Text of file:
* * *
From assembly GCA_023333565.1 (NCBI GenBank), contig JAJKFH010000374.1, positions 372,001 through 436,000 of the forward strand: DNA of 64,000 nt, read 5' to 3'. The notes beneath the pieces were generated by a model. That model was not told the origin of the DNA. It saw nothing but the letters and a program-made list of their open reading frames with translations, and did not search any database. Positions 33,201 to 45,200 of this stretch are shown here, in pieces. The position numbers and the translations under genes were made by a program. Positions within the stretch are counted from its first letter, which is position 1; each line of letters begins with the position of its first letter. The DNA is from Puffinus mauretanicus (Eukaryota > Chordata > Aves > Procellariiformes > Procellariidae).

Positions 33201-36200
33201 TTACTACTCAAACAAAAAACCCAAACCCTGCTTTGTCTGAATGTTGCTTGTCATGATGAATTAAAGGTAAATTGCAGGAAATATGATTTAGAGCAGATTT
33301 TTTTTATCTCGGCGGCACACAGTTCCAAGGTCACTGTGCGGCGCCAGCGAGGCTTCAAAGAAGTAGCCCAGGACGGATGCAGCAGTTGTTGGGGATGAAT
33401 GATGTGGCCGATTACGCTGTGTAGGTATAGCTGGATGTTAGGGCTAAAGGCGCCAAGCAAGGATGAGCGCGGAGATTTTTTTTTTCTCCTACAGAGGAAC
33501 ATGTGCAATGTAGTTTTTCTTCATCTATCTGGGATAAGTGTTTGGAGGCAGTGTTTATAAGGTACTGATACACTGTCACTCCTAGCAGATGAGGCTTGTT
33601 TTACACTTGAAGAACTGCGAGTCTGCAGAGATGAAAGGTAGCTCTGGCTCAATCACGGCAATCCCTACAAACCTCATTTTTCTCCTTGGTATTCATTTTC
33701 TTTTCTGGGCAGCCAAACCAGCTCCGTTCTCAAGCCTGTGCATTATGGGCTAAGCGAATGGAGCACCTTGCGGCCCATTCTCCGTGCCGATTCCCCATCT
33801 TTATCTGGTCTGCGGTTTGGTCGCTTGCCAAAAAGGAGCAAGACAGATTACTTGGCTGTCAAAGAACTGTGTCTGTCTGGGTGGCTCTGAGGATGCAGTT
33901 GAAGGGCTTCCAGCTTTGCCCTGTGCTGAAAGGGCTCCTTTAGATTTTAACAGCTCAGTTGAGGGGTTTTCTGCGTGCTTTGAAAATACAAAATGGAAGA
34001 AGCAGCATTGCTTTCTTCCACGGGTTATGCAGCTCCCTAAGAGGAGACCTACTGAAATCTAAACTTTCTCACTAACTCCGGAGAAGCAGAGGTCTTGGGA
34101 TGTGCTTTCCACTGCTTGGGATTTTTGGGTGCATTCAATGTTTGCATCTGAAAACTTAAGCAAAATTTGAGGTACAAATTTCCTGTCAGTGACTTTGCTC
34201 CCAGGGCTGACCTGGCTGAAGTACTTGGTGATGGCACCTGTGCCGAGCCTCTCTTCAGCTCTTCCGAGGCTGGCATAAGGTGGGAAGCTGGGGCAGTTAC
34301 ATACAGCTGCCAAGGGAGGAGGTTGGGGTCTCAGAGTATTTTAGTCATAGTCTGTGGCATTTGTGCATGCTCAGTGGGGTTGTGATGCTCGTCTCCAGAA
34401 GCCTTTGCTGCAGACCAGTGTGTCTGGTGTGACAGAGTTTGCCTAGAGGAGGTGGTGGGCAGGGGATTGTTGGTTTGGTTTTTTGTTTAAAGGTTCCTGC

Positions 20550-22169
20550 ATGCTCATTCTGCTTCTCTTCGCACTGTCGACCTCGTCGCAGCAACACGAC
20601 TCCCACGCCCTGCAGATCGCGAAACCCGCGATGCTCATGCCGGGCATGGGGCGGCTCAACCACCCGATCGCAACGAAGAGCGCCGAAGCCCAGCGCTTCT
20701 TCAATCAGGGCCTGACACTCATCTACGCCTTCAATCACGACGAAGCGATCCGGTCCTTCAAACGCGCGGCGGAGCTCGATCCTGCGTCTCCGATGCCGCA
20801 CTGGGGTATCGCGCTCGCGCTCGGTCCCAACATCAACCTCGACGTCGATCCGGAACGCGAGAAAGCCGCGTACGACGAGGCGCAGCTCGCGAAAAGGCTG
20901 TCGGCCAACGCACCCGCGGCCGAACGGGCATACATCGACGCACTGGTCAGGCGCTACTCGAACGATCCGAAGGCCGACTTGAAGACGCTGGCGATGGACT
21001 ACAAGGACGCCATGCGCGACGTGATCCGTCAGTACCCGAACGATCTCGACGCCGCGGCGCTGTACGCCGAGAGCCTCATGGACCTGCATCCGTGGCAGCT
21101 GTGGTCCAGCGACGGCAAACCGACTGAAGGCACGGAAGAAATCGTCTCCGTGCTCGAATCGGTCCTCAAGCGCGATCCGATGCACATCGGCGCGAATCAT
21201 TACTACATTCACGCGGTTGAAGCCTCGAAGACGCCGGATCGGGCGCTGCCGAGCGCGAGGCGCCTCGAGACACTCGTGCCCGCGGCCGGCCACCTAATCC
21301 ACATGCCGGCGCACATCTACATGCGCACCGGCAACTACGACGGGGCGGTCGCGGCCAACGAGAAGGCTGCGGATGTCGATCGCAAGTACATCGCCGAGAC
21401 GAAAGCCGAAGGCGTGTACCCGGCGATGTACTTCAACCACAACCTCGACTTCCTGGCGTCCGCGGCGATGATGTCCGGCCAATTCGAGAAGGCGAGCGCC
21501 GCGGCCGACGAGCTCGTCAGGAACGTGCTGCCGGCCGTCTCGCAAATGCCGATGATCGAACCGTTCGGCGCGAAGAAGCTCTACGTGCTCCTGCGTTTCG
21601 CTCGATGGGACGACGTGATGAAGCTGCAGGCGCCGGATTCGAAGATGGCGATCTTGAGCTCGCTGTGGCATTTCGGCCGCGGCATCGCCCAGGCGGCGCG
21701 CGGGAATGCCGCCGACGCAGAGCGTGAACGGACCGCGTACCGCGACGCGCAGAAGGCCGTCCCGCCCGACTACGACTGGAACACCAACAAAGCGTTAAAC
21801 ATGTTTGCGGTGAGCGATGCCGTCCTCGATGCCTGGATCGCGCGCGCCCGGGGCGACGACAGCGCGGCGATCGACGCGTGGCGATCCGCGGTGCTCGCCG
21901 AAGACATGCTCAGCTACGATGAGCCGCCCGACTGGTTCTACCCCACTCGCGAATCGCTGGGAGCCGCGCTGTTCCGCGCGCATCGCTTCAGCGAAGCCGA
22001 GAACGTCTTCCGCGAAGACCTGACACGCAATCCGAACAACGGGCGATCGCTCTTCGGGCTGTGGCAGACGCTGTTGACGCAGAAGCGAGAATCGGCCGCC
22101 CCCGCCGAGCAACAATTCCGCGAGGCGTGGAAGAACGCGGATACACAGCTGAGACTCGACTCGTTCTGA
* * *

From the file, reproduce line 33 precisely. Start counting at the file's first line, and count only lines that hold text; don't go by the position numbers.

22101 CCCGCCGAGCAACAATTCCGCGAGGCGTGGAAGAACGCGGATACACAGCTGAGACTCGACTCGTTCTGA